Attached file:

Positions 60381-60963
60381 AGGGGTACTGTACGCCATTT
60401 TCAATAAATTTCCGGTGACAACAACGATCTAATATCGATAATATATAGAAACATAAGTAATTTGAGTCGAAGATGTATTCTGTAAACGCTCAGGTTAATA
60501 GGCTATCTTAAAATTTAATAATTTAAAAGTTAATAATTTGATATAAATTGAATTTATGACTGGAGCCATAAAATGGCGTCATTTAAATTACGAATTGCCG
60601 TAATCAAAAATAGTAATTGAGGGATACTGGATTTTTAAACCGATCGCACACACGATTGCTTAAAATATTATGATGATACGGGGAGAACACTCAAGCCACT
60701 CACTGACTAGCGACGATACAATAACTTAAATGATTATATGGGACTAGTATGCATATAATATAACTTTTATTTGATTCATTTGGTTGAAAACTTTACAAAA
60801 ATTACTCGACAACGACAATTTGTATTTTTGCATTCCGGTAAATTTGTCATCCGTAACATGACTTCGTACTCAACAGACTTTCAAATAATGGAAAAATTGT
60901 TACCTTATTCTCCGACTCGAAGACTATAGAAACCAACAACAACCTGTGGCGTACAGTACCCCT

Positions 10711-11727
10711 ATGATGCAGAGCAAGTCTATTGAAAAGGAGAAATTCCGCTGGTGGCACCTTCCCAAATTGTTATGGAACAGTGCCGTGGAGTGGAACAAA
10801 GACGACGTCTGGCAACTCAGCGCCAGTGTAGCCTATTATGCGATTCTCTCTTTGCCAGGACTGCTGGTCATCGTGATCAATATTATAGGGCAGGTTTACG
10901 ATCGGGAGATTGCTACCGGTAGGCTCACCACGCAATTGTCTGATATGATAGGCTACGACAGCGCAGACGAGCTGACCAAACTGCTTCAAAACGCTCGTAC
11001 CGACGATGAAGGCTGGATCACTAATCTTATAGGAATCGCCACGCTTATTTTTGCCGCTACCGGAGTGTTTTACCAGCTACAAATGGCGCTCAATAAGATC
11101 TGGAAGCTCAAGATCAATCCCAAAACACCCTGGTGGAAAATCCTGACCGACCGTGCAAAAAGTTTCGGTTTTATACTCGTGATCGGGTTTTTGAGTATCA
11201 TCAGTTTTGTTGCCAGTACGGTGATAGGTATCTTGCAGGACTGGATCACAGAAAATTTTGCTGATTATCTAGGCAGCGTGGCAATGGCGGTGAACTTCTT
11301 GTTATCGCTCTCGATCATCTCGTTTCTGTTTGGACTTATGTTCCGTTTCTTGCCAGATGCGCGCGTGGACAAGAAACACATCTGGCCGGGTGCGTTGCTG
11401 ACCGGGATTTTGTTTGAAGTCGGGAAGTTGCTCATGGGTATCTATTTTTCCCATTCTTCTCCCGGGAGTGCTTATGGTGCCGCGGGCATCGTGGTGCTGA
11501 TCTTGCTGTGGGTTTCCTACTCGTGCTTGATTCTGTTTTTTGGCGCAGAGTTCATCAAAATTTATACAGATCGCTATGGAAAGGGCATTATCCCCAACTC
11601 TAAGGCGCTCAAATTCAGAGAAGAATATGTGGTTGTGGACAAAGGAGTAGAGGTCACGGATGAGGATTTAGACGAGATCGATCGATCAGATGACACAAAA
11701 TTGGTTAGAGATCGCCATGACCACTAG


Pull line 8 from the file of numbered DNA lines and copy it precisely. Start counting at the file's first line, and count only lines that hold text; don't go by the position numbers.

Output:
60901 TACCTTATTCTCCGACTCGAAGACTATAGAAACCAACAACAACCTGTGGCGTACAGTACCCCT